February 22, 2017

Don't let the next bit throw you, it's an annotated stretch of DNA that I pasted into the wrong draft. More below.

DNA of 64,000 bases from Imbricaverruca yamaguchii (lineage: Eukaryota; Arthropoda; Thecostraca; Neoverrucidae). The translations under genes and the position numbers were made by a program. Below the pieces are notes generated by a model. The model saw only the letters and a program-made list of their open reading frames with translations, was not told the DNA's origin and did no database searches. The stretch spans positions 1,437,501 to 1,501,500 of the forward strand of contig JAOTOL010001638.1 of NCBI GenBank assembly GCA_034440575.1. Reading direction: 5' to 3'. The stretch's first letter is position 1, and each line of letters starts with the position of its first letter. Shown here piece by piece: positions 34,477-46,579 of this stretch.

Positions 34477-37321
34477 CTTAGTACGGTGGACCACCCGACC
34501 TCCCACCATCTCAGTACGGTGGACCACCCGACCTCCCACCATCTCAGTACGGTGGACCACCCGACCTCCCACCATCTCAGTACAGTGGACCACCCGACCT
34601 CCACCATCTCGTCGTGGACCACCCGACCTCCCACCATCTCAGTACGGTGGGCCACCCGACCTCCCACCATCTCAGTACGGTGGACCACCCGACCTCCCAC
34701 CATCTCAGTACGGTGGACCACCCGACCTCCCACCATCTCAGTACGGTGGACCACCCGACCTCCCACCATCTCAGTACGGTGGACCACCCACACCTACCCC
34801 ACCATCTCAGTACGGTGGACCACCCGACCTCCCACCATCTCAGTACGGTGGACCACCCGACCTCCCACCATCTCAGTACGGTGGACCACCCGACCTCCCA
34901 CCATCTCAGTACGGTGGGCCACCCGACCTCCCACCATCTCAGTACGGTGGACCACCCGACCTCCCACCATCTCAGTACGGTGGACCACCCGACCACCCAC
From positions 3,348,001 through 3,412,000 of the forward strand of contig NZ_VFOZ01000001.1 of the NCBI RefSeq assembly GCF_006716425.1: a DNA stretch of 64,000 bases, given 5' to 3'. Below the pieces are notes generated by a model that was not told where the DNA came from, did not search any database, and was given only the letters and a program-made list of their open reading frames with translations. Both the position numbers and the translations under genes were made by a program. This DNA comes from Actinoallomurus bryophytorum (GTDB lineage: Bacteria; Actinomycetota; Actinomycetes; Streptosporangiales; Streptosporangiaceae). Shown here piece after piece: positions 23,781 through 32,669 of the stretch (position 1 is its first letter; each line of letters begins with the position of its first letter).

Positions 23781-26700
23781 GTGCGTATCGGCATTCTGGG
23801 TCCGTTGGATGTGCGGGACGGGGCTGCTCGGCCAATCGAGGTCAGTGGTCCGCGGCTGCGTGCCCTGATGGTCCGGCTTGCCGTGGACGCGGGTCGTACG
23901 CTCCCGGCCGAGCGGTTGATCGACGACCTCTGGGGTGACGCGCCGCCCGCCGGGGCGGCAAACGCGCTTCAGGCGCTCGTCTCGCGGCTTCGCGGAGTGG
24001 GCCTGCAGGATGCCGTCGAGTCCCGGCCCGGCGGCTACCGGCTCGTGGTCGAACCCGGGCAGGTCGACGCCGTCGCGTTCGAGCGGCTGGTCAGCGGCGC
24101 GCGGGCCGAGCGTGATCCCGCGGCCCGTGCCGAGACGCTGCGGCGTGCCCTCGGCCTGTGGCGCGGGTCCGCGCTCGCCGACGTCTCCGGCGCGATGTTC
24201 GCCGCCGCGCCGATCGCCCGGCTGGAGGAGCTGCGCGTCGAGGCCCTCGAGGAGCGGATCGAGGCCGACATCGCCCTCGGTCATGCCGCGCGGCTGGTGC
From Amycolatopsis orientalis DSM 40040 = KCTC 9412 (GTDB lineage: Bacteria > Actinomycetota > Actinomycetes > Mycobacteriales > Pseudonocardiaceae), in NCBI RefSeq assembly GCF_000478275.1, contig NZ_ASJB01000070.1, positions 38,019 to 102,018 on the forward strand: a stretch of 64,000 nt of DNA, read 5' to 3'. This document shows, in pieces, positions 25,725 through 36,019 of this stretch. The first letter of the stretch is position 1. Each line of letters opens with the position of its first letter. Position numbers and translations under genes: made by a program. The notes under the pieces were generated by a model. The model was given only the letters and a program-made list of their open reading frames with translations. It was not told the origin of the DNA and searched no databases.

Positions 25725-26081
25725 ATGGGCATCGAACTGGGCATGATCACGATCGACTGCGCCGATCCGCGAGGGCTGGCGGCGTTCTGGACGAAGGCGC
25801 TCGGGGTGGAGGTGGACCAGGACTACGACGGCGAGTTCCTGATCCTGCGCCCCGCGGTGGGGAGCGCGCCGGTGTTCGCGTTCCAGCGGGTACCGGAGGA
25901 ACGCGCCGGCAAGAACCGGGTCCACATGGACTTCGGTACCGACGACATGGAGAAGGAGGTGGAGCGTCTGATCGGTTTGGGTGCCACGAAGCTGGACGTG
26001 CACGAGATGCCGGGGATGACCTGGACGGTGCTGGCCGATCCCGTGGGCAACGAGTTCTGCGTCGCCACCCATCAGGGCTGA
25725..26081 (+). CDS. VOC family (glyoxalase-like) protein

(Nature) – Berkeley filed for a patent earlier, but the USPTO granted the Broad’s patents first — and this week upheld them. There are high stakes involved in the ruling. The holder of key patents could make millions of dollars from CRISPR–Cas9’s applications in industry: already, the technique has speeded up genetic research, and scientists are using it to develop disease-resistant livestock and treatments for human diseases. But the fight for patent rights to CRISPR technology is by no means over. Here are four reasons why.